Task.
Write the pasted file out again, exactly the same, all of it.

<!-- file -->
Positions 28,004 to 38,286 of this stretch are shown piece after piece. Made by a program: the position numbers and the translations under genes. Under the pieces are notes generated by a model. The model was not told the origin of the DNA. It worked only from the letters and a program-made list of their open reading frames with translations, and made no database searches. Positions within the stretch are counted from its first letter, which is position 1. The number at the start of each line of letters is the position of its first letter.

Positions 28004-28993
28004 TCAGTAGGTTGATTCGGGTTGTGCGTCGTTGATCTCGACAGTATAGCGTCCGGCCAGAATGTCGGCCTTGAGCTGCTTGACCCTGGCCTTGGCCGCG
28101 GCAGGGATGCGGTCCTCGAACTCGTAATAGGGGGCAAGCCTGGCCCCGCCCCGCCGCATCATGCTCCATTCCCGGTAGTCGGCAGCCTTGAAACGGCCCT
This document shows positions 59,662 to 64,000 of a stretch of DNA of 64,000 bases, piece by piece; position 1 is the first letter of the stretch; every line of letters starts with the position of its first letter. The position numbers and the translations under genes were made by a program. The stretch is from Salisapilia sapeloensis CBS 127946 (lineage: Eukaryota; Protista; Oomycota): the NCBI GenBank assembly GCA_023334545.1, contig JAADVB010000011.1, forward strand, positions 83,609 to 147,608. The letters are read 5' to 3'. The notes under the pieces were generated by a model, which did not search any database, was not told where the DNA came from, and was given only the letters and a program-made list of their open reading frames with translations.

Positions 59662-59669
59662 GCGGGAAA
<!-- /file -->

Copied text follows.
Positions 28,004 to 38,286 of this stretch are shown piece after piece. Made by a program: the position numbers and the translations under genes. Under the pieces are notes generated by a model. The model was not told the origin of the DNA. It worked only from the letters and a program-made list of their open reading frames with translations, and made no database searches. Positions within the stretch are counted from its first letter, which is position 1. The number at the start of each line of letters is the position of its first letter.

Positions 28004-28993
28004 TCAGTAGGTTGATTCGGGTTGTGCGTCGTTGATCTCGACAGTATAGCGTCCGGCCAGAATGTCGGCCTTGAGCTGCTTGACCCTGGCCTTGGCCGCG
28101 GCAGGGATGCGGTCCTCGAACTCGTAATAGGGGGCAAGCCTGGCCCCGCCCCGCCGCATCATGCTCCATTCCCGGTAGTCGGCAGCCTTGAAACGGCCCT
This document shows positions 59,662 to 64,000 of a stretch of DNA of 64,000 bases, piece by piece; position 1 is the first letter of the stretch; every line of letters starts with the position of its first letter. The position numbers and the translations under genes were made by a program. The stretch is from Salisapilia sapeloensis CBS 127946 (lineage: Eukaryota; Protista; Oomycota): the NCBI GenBank assembly GCA_023334545.1, contig JAADVB010000011.1, forward strand, positions 83,609 to 147,608. The letters are read 5' to 3'. The notes under the pieces were generated by a model, which did not search any database, was not told where the DNA came from, and was given only the letters and a program-made list of their open reading frames with translations.

Positions 59662-59669
59662 GCGGGAAA